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The primary motivation for forest elephant migration is appetite. An adult elephant requires 330 to 375 pounds of vegetation daily, which can take 18 hours of steady foraging in a 24-hour period to satisfy. Even a small herd would quickly drain an area of resources without a timely traveling plan. Fortunately, these giant herbivores have developed a diverse dietary range and conservation measures to help protect the forests they wander through.
Science separates elephants into two main species, Asian (Elephas maximus) and African (Loxodonta africana). All four subspecies of Asian elephants are forest elephants and inhabit regions in southern, eastern and southeastern Asia. The African branch of the family splits into two subspecies: savanna elephants, found on the plains of eastern and southern Africa, and forest elephants, found in western and central Africa. Asian elephants are smaller and hairier than their African counterparts. The Asian species likely originated in Africa and migrated to Asia.
Moving an Elephant Family
Elephants cluster in family units containing three to 25 members, including mothers, daughters, aunts, sisters and immature male elephants. Males leave the family unit at 12 to 15 years to travel solo or join disorganized groups of other males. Water and food sources along the route often determine the timing and pattern of forest elephant migration. Individual families travel as single, small, efficient units when supplies are scarce, such as during dry season. When food and water are abundant, several families may travel together for the additional protection larger numbers provide for the smaller, vulnerable calves.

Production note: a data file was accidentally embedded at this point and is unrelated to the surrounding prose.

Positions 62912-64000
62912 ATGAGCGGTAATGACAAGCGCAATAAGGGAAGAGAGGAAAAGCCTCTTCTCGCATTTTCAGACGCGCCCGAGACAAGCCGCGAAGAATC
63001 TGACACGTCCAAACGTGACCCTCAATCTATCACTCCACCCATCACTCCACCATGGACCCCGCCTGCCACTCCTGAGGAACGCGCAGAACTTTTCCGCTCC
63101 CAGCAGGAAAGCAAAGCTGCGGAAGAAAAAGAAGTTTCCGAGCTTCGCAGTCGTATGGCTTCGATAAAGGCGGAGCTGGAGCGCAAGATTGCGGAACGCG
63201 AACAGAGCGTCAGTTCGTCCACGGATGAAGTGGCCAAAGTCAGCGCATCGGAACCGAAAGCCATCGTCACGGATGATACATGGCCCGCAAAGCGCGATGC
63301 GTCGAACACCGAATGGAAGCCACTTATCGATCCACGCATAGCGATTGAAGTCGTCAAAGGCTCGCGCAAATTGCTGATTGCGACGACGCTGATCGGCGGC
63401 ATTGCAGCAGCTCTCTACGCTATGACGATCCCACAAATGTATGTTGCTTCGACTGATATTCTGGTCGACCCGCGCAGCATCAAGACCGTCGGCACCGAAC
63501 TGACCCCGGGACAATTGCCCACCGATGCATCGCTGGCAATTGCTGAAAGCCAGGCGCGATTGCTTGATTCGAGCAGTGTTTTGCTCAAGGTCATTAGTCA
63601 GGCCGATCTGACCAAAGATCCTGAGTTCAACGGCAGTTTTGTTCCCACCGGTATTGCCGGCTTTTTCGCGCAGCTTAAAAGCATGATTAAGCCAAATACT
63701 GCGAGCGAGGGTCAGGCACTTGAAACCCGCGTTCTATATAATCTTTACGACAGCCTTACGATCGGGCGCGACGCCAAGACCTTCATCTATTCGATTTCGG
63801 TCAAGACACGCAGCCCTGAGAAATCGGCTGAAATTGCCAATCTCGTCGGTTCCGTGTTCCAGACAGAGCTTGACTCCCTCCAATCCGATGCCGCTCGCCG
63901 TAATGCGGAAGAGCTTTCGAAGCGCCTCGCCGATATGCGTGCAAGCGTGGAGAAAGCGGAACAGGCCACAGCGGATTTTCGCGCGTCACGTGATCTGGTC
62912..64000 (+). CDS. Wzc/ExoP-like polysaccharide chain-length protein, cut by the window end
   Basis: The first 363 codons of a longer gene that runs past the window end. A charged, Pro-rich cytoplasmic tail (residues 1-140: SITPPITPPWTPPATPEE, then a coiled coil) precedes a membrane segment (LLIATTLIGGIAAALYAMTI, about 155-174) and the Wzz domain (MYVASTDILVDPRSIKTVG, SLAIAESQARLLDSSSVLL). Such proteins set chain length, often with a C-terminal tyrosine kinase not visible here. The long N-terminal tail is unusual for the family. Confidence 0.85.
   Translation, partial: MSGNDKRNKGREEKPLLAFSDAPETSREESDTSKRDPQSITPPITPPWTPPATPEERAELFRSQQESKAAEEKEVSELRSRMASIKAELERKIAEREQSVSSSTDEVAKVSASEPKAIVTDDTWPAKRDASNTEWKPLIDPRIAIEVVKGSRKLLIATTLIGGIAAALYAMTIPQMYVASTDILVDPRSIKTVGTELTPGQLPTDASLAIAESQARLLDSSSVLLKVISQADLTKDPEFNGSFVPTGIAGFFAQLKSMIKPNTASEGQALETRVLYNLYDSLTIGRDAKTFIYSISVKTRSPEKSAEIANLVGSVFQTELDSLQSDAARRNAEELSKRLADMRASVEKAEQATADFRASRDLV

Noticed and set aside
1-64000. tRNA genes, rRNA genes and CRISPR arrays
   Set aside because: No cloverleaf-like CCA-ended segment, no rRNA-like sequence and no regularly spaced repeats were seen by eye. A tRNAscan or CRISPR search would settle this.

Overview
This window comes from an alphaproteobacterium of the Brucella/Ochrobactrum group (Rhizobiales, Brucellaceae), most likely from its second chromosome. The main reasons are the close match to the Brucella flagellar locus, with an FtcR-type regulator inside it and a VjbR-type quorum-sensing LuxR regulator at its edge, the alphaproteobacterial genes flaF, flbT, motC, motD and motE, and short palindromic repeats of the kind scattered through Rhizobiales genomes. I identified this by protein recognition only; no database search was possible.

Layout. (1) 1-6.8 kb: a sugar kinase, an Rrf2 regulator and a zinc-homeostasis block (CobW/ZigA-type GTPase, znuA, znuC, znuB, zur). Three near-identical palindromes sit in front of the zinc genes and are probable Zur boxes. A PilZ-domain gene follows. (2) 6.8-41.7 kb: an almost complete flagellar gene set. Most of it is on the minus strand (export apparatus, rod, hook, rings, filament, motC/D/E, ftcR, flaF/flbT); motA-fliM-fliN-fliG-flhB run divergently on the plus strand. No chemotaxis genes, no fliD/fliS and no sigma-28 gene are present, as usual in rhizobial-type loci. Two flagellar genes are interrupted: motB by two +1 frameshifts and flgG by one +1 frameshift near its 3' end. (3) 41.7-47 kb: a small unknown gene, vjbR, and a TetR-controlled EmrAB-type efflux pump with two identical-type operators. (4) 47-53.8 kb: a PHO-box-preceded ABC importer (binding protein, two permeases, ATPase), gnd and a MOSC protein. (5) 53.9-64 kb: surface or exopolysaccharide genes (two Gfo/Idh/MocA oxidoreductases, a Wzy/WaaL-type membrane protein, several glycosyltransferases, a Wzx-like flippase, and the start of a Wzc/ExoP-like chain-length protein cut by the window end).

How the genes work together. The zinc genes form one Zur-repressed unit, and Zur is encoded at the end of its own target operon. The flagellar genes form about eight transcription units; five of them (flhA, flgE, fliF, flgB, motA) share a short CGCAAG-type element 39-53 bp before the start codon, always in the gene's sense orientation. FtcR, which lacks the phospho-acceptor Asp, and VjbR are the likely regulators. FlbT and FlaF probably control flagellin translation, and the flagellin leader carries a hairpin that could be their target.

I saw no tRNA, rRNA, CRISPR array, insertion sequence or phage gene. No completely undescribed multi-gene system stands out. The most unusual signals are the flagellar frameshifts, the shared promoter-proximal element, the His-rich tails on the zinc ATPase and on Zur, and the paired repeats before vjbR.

Elephants generally travel with a dominant female taking lead in front of the group while another guides from the rear. Other mature aunts, sisters and daughters help keep the youngsters clustered in the center for protection and supervision. Stops are timed to allow young calves to rest and adults to refuel. A mature elephant drinks 18 to 40 gallons of water daily. Asian elephants typically find an abundance of water and vegetation in their tropical forest habitats, traveling between 12 and 31 miles during an annual migration. The long dry spells in some African regions can force migrations of 50 miles or more.
Science considers elephants keystone species, filling unique and crucial roles in their ecosystems. Although they consume great quantities of vegetation, including tree bark and various fruits during migration, forest elephants also disperse seeds in their dung that many native plants and trees rely on for propagation, and other wildlife depend on as primary food sources or habitats. The African forest elephant regularly consumes 500 different species of plants, more than any other animal on earth. Elephants preserve their environments through migratory patterns that enable regions to regrow before herds return from their annual travels.
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